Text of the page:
When you’re rightfully angry about something, you might feel you have to swallow it down to keep things peaceful, only to see that anger bubble up somewhere else later.
If you’re down and everyone else is up, then you might just pretend to be up, too.
But this kind of ignoring or even suppressing your true feelings can end up causing you problems in the long run.
4) You never say no.
Hey, that’s right!
This isn’t just about people’s opinions or invites.
I mean, you basically don’t say no to anything.
If you’re busy, but a friend asks for a favor, you’ll drop what you’re doing and help out.
If you really want to stay in and have some “me time,” but your partner asks you to go out to do something, you’ll go along.
It’s great to be so helpful and to be there when people need you.
But being unable to say no has a big negative side.
One issue is that when people know that you can’t say no, they can use this to start taking advantage of you, which can obviously have negative consequences for you.
The other thing is that by not saying no, you’re not creating or respecting your own boundaries.
You should, of course, have limits to what you like and don’t like and what you’re willing to do, and these can be trampled on every time you say yes when you really mean no.
5) You take on too many things at once.
I know you know what I’m talking about here!
Can you help me move on the weekend? Sure!
Do you have time to pick me up at the airport? Of course!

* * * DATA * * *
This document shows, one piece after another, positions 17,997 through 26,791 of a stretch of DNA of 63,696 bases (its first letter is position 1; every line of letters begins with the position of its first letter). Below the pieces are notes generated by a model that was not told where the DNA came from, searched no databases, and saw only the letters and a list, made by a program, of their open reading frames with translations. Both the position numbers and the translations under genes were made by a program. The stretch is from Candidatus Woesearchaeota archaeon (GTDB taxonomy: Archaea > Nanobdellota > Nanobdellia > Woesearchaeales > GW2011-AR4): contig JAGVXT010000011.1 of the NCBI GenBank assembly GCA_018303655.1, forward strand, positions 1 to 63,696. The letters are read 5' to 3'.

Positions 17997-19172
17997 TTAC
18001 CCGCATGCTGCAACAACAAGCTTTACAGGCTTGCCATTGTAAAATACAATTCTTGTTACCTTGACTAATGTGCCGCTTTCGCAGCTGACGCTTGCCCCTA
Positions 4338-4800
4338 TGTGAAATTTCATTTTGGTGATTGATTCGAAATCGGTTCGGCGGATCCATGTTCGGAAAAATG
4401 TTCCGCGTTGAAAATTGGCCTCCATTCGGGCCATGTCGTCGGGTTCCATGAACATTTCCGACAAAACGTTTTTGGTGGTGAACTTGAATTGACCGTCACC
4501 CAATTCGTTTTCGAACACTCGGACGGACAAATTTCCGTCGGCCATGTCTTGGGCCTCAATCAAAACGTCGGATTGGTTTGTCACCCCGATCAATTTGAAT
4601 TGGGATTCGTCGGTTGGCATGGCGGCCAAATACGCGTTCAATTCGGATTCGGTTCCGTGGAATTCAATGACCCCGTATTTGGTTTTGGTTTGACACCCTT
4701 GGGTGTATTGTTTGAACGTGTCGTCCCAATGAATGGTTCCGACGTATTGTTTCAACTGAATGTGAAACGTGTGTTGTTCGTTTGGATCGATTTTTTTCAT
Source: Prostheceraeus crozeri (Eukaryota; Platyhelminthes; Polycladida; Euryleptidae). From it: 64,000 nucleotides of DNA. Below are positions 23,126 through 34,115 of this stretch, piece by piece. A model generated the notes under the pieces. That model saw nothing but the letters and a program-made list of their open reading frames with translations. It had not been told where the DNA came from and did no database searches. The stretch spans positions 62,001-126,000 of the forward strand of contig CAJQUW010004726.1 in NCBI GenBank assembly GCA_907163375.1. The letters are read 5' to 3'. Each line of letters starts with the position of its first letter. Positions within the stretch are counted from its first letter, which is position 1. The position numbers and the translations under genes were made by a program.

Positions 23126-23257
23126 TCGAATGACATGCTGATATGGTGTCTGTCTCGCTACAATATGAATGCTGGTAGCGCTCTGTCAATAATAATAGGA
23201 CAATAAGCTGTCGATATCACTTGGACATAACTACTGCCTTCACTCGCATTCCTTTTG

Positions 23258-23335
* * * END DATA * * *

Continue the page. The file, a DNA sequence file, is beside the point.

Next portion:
Could you find time to help me make this video? No problem!
You say yes to every request that comes your way.
After all, you don’t want to let anyone down, do you?
But eventually, you end up with a big problem – burnout.
Whether it’s at work, at home, or in your social life, taking on too many tasks and favors, and projects is inevitably going to lead to you being overworked and stretched too thin.
But if you’re going to make everyone happy, the only thing you can do is sacrifice yourself to keep afloat.
You’ll lose sleep, skip meals, fall behind on your own work, and generally lose track of your own priorities, all in the name of pleasing others.
6) You apologize excessively.
I’m sorry for pointing this out.
And for some people (sorry, Canadians, I’m talking to you!), this might be more cultural than anything.
But people who try too hard to please others will find themselves apologizing way too often and over small things that don’t make much difference to anyone.
You’re not supposed to cry over spilled milk, and you probably don’t have to apologize for it, either.
At least not excessively.
But people-pleasers will go out of their way to express regret for the smallest things, sometimes so much that it can be grating.